Bruce Meyers lived the life most people only read about. A surfer, inventor, artist, war hero and racecar driver, Meyers distilled the essence of 1960s Southern California car culture with the invention of his Meyers Manx, a Volkswagen Beetle-based buggy that went where the pavement ended.
Last week, Meyers passed away at the age of 94. A creator of the race which would come to be known as the famed Baja 1000, Bruce was an energizing soul of car culture until the very end, living and celebrating the freedom that off-roading creates. While his firm only built about 7,000 of the original fiberglass-bodied Meyers Manx vehicles, the design became synonymous with the idea of a “dune buggy” and driving to the surf and sand.
“My life has been full of adventures,” Meyers told us in 2017. ““I want people to have an adventure in life.”
Born in Los Angeles, Meyers grew up around beaches, surfing and vehicles; his father a prominent car dealer. When World War II called the nation to duty, Meyers first enlisted in the Merchant Marines, then the Navy. In 1945, he was aboard the aircraft carrier USS Bunker Hill when the ship was hit by two kamikaze bombers. Nearly 400 of the crew perished, but Meyers survived, and swam through the wreckage to rescue his fellow shipmen.
After the war, Meyers returned home and went to art school. He spent much time on a surfboard and learned how to build sail boats using what was, at the time, a new material known as fiberglass. Spending ample time off the beaten path, Meyers noticed many of his fellow Californians using Volkswagen Beetles – minus many of their body panels – to traverse the dunes traditional four-wheel-drive vehicles had trouble navigating.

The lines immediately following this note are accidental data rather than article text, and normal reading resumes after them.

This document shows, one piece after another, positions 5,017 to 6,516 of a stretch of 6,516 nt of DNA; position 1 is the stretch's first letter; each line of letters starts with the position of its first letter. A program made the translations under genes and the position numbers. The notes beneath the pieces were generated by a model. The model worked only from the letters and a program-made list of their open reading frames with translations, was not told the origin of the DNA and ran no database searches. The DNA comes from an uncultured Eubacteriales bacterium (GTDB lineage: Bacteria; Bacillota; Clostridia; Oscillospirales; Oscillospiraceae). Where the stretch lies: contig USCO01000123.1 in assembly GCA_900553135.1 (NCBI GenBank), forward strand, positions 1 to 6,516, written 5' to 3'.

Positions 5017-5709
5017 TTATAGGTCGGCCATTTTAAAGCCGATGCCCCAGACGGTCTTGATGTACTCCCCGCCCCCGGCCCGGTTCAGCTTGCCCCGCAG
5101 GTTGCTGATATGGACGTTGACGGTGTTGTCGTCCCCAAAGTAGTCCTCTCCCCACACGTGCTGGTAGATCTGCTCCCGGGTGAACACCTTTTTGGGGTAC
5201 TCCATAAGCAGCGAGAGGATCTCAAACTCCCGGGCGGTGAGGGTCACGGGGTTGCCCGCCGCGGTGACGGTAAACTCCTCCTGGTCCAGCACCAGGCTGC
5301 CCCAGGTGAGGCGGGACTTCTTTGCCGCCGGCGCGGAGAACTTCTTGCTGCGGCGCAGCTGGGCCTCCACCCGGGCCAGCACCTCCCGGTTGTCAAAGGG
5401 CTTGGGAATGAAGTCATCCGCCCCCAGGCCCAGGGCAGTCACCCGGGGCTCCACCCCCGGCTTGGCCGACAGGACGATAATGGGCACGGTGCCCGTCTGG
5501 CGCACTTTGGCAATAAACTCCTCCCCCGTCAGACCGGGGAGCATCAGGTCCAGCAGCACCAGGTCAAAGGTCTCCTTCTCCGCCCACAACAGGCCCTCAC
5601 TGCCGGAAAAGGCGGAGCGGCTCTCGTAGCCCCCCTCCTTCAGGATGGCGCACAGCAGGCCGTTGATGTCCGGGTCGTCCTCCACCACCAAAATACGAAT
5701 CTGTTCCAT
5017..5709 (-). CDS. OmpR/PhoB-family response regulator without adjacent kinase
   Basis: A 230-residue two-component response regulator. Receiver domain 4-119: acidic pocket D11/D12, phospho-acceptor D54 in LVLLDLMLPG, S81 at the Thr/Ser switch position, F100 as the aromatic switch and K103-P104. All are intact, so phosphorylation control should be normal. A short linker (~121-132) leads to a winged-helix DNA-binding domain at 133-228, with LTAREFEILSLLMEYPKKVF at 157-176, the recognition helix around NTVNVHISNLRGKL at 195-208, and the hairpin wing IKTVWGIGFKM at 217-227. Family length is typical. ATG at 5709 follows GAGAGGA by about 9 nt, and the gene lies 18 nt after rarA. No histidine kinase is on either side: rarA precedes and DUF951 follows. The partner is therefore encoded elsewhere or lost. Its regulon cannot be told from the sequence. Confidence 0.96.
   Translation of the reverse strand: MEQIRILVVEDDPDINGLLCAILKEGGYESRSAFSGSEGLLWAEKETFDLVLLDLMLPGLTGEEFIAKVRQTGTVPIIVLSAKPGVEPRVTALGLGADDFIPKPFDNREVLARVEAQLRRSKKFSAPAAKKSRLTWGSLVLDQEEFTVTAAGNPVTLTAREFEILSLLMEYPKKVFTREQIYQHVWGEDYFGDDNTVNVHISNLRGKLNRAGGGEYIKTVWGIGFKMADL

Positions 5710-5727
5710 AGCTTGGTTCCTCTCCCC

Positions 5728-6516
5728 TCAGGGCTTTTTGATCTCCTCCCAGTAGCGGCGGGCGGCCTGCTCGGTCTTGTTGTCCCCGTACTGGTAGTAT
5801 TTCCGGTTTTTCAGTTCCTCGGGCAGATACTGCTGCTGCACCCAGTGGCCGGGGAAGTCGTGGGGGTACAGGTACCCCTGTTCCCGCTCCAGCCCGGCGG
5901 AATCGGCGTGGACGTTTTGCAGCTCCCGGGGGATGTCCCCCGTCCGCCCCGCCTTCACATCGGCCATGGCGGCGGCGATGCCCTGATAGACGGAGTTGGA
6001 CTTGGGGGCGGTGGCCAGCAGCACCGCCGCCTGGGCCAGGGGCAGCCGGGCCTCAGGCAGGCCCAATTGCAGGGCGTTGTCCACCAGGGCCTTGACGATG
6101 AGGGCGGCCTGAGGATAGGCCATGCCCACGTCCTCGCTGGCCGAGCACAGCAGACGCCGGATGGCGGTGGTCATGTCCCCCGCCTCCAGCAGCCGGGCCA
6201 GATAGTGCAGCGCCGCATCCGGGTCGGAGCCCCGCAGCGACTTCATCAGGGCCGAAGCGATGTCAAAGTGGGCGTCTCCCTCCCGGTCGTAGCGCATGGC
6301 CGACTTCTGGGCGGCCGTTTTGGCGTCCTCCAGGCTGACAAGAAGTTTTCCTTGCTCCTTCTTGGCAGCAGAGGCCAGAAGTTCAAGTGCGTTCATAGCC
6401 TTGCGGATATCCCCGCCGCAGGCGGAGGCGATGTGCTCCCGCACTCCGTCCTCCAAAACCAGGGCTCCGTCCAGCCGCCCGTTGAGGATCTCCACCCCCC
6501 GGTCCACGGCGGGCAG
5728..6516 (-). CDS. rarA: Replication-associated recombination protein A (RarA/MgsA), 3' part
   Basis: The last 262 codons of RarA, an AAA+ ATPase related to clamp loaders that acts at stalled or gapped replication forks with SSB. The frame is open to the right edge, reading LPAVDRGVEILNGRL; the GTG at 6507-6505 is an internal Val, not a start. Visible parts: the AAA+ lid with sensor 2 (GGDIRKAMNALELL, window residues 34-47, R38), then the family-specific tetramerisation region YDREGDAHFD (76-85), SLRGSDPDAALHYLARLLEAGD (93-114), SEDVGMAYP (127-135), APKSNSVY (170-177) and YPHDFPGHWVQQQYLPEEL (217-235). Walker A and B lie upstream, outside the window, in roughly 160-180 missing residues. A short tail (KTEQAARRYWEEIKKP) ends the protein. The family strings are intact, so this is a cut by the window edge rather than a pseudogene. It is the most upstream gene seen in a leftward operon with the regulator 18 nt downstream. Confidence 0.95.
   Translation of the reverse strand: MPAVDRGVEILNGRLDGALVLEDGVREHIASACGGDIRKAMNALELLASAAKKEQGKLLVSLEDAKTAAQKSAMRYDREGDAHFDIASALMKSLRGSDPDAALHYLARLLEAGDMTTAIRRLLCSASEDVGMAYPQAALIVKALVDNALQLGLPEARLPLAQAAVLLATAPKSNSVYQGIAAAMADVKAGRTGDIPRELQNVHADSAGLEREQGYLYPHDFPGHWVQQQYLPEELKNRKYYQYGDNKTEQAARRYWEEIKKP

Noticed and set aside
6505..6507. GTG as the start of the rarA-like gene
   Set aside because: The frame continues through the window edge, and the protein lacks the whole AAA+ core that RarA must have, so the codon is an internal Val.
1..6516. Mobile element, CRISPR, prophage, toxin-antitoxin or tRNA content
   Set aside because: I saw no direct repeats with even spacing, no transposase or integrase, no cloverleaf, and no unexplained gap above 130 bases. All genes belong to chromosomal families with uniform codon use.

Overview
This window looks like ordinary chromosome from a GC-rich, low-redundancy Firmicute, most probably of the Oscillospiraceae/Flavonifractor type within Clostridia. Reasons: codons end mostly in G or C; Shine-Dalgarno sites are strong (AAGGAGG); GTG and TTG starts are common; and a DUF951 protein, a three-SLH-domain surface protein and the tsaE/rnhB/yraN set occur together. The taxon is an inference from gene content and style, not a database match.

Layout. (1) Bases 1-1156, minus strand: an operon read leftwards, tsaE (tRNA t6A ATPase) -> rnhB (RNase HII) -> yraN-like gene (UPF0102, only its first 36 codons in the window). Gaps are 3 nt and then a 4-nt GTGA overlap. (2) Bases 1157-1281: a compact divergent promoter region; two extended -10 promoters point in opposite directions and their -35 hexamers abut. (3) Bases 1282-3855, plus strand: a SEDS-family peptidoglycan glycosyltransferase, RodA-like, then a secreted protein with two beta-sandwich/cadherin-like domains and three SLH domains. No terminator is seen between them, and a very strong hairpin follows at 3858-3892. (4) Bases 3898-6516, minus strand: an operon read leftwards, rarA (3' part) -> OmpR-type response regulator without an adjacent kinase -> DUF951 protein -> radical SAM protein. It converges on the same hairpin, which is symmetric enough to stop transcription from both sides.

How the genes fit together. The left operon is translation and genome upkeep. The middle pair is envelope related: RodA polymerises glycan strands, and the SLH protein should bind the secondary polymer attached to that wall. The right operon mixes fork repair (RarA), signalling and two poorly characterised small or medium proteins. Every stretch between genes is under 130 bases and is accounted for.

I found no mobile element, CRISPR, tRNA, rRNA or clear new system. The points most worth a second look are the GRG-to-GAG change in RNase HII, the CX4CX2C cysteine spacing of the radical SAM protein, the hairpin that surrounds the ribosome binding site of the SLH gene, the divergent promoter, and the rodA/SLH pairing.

In 1964, Meyers set about to create a better way around the sand. Using the Beetle’s floorplan and running gear, he hand-built a fiberglass tub on top, with chrome surrounded “bug-eye” style headlamps. Rather than cobble together a collection of other vehicles, his vision was to create something that came across as fun and artistic; with a touch of hotrod inspired flare. The result was dubbed “Old Red,” and its look would spark an entire culture of affordable and lightweight Beetle-based buggies.
“It was a phenomenal success,” said Meyers. “Suddenly everybody wanted this happy little car. It’s a visualization of friendship and love.”
A few years later, Meyers and friends decided to take their buggy to Mexico, where motorcyclists had been running long-distance races through the desert terrain. On just a few days preparation, Meyers and a co-driver won the race which would later become the Baja 1000, one of the world’s most popular off-road races.
Though Meyers founded his own buggy building operation, now known as Meyers Manx, his design proved too coveted to control. While nearly 7,000 Manx units were produced, countless copycat versions also flooded the market, ultimately forcing Meyers to close shop. Estimates vary, but sources agree more than 250,000 Meyers-inspired buggies have been built worldwide.
Only in recent years did Meyers re-start production of a new buggy – still built on the Beetle chassis – now with two seats instead of four. The original “Old Red” was added to the National Historic Vehicle Register in 2014, and represents a design cherished by countless fans worldwide.
“I was just a character who lived a lifestyle of breaking traditions,” said Meyers, “and the dune buggy did that.”
Rest in peace, friend. Thank you for being the character you were. We will dearly miss you.